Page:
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Moving to Alberta meant smuggling my cuddly – but illegal – rats into the province

first person

Rats!

As soon as I crossed over into Alberta, I knew my cuddly, sweet friends were illegal, but I couldn't leave them behind, Gavin McKay writes

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I downshift my old Toyota truck, letting it take its time heading east up the pass to the great divide delineating Alberta and British Columbia. It's a cold night in late October, and the high-beams bounce off snow. Economic mayhem has left my modest carpentry company in ruin. I'm so broke I've had to borrow gas money from my grandmother. Several hours earlier, I handed over the keys to my home to a renter. I loaded the remainder of my belongings into my truck and followed my wife, driving her car, back to Calgary. A sign welcomes me to Alberta. I am now transporting two illegal fugitives.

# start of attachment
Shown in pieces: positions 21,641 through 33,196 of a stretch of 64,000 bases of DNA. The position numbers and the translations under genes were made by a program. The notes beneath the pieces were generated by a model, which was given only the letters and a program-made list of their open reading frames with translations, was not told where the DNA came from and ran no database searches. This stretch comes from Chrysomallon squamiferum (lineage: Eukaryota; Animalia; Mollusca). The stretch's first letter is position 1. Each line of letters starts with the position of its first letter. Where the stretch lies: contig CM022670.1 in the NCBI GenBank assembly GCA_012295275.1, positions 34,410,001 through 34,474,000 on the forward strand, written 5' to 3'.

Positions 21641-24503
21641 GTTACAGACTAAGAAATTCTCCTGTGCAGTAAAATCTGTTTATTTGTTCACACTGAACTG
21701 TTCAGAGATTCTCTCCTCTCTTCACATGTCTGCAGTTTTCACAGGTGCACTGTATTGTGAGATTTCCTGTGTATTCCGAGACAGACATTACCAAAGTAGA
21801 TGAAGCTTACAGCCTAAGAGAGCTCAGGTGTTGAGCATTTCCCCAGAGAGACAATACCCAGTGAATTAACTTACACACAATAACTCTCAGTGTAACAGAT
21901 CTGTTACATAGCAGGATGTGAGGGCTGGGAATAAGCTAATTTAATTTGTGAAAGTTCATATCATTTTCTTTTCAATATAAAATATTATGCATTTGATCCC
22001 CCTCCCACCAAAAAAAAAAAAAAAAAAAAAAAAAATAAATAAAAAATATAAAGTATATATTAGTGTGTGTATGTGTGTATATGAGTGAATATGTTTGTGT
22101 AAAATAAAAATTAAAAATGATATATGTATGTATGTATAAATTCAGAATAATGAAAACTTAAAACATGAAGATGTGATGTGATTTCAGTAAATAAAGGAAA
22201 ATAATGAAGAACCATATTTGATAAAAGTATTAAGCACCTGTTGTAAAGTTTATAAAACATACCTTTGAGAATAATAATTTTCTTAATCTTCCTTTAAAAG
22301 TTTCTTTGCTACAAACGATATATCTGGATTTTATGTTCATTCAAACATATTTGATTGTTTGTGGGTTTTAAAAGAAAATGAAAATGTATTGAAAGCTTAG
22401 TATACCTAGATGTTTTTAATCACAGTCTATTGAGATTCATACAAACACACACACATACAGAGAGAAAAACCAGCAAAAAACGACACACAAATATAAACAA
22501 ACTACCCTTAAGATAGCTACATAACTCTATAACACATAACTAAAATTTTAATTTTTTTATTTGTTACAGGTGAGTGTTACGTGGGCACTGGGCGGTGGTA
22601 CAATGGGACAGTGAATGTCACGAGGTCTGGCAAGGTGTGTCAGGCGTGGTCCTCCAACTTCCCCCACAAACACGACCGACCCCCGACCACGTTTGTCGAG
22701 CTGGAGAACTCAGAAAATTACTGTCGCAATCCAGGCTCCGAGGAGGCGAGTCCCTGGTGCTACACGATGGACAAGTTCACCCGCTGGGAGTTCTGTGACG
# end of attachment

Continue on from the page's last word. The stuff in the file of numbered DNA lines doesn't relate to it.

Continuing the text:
Farley and Bandit don't look like criminals. They are two of the finest rats $16 can buy. Although brothers, they are unalike. Gregarious and bold, Bandit is white with a large brown patch covering his head. Farley is shy and calm, his body grey with a white belly. Most often, they get along well and sleep curled up together. Occasionally, though, there is trouble. During an argument, one of them sleeps on the metaphorical couch, a pile of wood shavings outside the main nest in their large aquarium. They both greatly enjoy supervised playtime. Hide and seek is a perennial favourite, as is raisin hunting. Downtime is spent fastidiously grooming.

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None of this is of any concern to the Alberta Rat Patrol, however. If "the boys" are discovered, they face an expedient execution, and I an exorbitant fine. Rats are illegal in Alberta, and the rat patrol is notorious for its zealous seek-and-destroy attitude. I get it – rats destroy crops and foul food and buildings. I'm not giving my rats up, though, so it's going to be an anxious spell in Calgary.